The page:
South West Wales

Four schoolchildren have hepatitis A in Swansea

Four children are being treated following an outbreak of hepatitis A in Swansea, say health officials.

Investigations are taking place to find the source of the infection, and close family of the children have been offered a vaccination as a precaution.

Three of the infected children attend the same school.

Hepatitis A causes flu-like symptoms and anyone concerned should contact their GP, said Public Health Wales.

Dr Jorg Hoffmann, consultant in communicable disease control at Public Health Wales, said: "There is no evidence at present that the infection has been transmitted within the school or that there is any wider public risk to the community.

"We are working closely with Swansea council environmental health officers to investigate the cases and to offer advice to parents, school staff and pupils."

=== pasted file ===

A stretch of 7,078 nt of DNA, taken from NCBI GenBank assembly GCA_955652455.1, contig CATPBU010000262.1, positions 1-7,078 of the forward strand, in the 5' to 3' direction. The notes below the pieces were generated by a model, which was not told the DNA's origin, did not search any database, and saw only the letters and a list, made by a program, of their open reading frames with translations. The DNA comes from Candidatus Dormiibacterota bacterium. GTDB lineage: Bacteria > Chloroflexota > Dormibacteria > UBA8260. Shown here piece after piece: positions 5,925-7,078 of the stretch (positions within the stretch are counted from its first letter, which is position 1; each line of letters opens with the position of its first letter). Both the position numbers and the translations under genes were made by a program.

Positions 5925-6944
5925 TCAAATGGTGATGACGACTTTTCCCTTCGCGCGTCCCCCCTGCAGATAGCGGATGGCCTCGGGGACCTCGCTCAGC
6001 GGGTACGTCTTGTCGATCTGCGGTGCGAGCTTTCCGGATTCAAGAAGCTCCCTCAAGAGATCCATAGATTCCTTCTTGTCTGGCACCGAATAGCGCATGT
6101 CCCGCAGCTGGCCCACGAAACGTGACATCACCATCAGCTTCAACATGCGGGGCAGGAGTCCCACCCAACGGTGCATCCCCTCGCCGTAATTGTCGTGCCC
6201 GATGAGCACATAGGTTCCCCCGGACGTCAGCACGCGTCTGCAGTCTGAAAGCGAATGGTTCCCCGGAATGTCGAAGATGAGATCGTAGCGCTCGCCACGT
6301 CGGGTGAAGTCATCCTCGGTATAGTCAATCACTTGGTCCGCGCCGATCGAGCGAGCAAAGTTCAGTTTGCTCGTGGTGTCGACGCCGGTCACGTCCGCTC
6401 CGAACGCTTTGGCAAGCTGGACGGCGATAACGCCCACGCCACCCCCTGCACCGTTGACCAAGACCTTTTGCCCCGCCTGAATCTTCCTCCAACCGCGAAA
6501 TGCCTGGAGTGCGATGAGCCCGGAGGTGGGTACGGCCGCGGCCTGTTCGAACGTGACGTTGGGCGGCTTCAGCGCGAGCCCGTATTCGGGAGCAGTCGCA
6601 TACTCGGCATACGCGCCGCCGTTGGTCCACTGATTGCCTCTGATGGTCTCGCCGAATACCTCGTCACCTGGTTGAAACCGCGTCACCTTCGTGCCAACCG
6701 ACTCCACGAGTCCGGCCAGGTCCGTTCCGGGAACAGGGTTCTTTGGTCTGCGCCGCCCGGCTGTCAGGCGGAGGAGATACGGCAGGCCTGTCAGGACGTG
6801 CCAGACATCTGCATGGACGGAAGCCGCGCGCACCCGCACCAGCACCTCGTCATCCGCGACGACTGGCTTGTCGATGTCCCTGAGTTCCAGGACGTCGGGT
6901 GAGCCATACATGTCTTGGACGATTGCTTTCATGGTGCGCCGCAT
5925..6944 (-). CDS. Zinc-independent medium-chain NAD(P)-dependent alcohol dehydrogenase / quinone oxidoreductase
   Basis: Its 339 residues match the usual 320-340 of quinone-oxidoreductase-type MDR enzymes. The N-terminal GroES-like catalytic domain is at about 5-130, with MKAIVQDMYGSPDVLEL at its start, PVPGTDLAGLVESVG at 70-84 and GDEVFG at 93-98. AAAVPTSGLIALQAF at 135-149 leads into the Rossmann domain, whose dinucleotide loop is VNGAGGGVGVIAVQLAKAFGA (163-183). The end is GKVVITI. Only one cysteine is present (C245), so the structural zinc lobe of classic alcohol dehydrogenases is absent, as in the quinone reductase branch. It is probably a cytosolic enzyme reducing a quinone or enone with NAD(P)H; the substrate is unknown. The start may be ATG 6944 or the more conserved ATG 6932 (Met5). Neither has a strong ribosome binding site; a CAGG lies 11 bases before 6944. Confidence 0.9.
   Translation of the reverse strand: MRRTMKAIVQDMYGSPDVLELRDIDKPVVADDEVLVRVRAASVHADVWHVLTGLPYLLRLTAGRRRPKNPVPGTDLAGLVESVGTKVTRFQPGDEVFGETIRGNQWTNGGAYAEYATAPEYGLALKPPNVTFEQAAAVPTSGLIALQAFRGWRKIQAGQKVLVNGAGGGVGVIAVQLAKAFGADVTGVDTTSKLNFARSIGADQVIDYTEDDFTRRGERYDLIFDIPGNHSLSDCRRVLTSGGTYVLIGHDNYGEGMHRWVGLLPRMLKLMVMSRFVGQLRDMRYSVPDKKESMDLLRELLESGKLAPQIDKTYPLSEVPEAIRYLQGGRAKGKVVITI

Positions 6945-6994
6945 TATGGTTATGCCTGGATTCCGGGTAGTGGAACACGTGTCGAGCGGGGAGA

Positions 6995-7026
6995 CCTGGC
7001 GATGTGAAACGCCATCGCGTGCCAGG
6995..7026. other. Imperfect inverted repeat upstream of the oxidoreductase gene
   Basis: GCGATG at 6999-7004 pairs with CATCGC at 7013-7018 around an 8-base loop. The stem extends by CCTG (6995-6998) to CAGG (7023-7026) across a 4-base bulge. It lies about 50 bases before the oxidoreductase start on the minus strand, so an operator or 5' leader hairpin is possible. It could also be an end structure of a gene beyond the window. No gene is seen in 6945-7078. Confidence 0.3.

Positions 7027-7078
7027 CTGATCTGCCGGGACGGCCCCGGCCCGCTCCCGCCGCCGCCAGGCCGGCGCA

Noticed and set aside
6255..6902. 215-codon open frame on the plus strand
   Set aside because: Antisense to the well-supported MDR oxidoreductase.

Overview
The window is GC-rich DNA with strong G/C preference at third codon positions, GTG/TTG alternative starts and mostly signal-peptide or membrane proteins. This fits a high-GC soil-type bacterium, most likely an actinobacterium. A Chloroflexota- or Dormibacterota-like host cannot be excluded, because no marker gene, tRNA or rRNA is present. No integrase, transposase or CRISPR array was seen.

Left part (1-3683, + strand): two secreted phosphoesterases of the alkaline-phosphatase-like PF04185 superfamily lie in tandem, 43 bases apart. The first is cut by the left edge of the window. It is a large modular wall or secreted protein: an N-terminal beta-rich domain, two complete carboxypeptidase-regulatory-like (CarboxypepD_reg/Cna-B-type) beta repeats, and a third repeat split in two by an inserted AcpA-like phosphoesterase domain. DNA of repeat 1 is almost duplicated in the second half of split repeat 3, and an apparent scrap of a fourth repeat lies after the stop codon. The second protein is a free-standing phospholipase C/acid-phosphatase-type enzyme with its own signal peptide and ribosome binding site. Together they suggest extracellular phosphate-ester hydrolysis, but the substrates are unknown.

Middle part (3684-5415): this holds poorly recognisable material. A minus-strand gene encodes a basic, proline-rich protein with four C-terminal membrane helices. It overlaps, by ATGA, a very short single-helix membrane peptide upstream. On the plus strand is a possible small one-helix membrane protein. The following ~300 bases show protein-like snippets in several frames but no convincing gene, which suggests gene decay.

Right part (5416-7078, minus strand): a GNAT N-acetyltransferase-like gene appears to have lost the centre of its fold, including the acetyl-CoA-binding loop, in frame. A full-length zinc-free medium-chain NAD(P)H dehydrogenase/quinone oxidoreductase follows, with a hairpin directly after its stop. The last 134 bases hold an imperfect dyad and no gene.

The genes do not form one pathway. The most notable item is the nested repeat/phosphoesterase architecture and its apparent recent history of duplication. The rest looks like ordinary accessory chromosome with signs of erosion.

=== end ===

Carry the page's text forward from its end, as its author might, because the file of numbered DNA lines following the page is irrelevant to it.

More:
He said hepatitis A was a "short-term infection that has very unpleasant symptoms but is rarely serious".

"Symptoms include flu-like symptoms like tiredness, general aches and pains, headaches and fever, as well as loss of appetite, nausea or vomiting, diarrhoea, abdominal pains, jaundice, very dark urine and itchy skin," he said.

"Hands should be thoroughly washed after using the toilet, before eating or preparing food and after cleaning."

Related Internet links

The BBC is not responsible for the content of external Internet sites